Joshua GROFFMAN | US |
Dialogue—Duet—Monologue is a work for instrument, soundscape, and live electronics. The piece stems from some intellectual tensions that I found at the core of my relationship to music and sound. Foremost among these is a tendency to instinctively hear music as a “filling up” of an empty void. In fact, musical sound is an addition, even a “covering up,” of the pre-existing soundscape. I believe this innate stance on my part is related to a similar tendency to equate “sound” with “human” and to hear “silence” in a soundscape when human sounds are absent. Another tension: the role of technology in soundscape studies. I have frequently deployed recording and sound technology in the hope that it can create an unmediated image of natural sound. I speak of “recording” soundscapes, which will somehow allow me to capture, or preserve, natural sounds that are themselves free of electronic (and/or human) elements. I think in binaries: of outdoor or “natural” spaces as ideally pristine and free of machine-based sounds, while indoor spaces are the provenance of technology, of computer-based sound. In thinking about this piece, I found myself asking: what role might there be for computer-generated sound in an outdoor, soundscape-based performance? In three sections, this piece addresses these tensions. The soundscape where the piece is performed is, of course, somewhat unfixed and aleatoric, its characteristics based on the site of performance, the time of day, the organisms present. Nevertheless, it SOUNDS: the instrumentalist proceeds as an addition, a covering up, of the already-present soundscape. The live electronics—running independently, driven by pre-programmed algorithms in Max/MSP—add another type of soundscape, one that originates in the soundscape-inspired gestures of the performer but which evolve to displace and cover up that soundscape, before evaporating and uncovering the soundscape once more. In the first section, based on Pauline Oliveros’ idea of an “environmental dialogue,” the performer listens; she may respond to or reinforce some aspect of the soundscape but mostly allows the soundscape to speak. In the second section, the performance becomes more explicitly musical. The performer builds on musical ideas suggested by the soundscape. Meanwhile, the computer processes and alters the performer’s gestures; it has also begun to “listen” and records, at set intervals, aspects of the performer’s music. In the third section, the performer breaks off; an automated computer script takes the pre-recorded material from the previous section and presents it in a dense, processed form that covers up the existing soundscape almost completely. Dialogue—Duet—Monologue is open-ended. As the computer texture winds down and disappears, the soundscape reappears and the cycle can begin again as desired.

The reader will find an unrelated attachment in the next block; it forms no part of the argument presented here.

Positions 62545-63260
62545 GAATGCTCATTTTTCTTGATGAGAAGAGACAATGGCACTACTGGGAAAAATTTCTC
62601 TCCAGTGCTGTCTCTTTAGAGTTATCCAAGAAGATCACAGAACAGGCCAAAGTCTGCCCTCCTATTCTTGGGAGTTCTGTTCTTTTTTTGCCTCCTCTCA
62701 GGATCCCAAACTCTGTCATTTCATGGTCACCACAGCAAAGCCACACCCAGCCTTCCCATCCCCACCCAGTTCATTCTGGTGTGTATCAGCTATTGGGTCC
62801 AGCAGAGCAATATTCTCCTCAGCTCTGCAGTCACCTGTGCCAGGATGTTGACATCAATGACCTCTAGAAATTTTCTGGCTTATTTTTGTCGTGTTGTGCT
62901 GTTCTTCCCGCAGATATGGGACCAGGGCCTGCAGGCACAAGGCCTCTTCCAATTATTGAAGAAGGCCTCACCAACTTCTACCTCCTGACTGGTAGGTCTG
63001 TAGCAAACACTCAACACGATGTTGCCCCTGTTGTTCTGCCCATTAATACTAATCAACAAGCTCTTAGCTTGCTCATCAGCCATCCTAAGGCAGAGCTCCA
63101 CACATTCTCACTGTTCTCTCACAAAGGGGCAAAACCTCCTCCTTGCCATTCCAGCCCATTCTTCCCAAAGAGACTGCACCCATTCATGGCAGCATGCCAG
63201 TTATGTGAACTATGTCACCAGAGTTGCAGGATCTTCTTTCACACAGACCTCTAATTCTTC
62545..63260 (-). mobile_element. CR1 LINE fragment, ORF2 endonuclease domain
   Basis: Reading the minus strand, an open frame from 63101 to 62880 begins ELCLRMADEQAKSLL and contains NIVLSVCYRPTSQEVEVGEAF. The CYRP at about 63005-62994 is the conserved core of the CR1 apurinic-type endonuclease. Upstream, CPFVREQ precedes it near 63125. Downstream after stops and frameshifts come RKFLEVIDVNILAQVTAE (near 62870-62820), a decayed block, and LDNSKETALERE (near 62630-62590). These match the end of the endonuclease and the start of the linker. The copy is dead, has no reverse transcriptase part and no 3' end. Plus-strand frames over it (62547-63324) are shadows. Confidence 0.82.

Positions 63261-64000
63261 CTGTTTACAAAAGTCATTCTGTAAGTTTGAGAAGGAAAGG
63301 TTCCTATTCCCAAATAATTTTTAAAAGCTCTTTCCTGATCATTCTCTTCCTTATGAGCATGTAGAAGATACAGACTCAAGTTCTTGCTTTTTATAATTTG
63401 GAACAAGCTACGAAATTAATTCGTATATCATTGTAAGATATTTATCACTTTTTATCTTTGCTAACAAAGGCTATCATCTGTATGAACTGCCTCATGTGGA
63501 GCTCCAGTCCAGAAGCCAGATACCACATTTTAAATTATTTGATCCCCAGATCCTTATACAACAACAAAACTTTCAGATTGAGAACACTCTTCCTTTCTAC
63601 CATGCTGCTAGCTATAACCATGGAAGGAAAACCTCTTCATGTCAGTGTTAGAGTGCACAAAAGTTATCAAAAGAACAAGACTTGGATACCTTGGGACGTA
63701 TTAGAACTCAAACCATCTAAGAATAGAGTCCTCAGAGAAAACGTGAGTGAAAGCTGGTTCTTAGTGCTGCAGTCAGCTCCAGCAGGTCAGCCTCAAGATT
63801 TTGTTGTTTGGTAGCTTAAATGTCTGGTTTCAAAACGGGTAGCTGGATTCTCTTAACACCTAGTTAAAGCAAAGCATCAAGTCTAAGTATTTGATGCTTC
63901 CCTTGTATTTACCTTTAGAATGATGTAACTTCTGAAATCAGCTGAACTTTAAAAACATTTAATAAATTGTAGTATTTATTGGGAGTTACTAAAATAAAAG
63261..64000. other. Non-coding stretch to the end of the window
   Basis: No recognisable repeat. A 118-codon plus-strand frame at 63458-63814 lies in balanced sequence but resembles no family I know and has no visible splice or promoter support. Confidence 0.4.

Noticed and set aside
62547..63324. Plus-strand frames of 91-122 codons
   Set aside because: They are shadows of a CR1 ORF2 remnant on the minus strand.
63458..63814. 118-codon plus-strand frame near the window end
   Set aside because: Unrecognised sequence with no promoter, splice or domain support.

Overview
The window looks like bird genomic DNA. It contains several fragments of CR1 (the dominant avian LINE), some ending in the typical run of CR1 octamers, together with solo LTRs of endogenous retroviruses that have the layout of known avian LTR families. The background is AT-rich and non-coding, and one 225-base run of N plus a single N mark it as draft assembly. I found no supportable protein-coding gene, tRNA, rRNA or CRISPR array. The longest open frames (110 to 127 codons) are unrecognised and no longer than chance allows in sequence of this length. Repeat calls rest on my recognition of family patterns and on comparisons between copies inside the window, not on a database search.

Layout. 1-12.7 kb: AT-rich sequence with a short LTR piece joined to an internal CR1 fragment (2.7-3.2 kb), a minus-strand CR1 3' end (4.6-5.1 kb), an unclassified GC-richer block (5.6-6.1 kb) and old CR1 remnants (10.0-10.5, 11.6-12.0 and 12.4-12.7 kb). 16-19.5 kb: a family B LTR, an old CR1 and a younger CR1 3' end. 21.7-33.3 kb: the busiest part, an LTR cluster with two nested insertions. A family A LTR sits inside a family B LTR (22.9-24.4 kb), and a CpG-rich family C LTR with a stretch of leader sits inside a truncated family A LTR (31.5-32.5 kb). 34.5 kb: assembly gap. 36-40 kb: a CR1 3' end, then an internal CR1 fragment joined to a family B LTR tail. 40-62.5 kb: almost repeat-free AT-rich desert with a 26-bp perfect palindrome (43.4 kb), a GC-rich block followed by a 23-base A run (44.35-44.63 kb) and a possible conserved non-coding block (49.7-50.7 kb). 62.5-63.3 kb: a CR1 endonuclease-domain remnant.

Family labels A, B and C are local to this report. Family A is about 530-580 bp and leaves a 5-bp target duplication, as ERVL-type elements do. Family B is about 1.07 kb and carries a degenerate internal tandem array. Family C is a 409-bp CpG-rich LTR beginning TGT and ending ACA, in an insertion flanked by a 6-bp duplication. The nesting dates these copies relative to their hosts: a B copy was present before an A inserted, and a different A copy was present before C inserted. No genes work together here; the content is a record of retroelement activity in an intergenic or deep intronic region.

Joshua Groffman Associate Professor and Chair of Music, Southern Connecticut State University Education Cornell University (BA, 2007) Indiana University (MM, 2009; DM, 2012) Compositions (selected) Halcyon, place-based opera, pre-premiere workshop produced by Vital Opera, Millbrook, NY, June 2021. Lemur for baritone and chamber ensemble, premiere at the Fordham University Voices Up! series, April 2021. Hear Here, community-based project of recorded soundscapes, live electronics and chamber ensemble, premiere at University of Pittsburgh at Bradford, March 2019 (postponed). Summer Wind(s) for flute/piccolo and clarinet/bass clarinet, premiered Cedar Falls, IA, October 2019 Summer Wind (Why so slow?) for soprano, baritone, and piano, premiered in Millbrook, NY, August 24, 2019. Dialogue, Duet, Monologue for electric guitar, live electronics, and soundscape, premiere at Quiet Village 2,0, New Paltz, NY, May 5, 2019. Environmental Dialogues for live electronics and open ensemble, premiered at Beacon, NY, August 2018. Publication (selected) “Between Soundtrack and Soundscape: Toward an Integrated Hearing of Natural Spaces.” Ecomusicology Review (forthcoming) [with Olusegun Titus] “Approaching Environmental Communication through Music and Sound.” ICA Handbook of International Trends in Environmental Communication. New York: Routledge, 2020 (forthcoming). “In Truth, the Forest Hears Each Sound: Nature and Ideology in New York’s Hudson Valley.” Music & Politics13(2):2019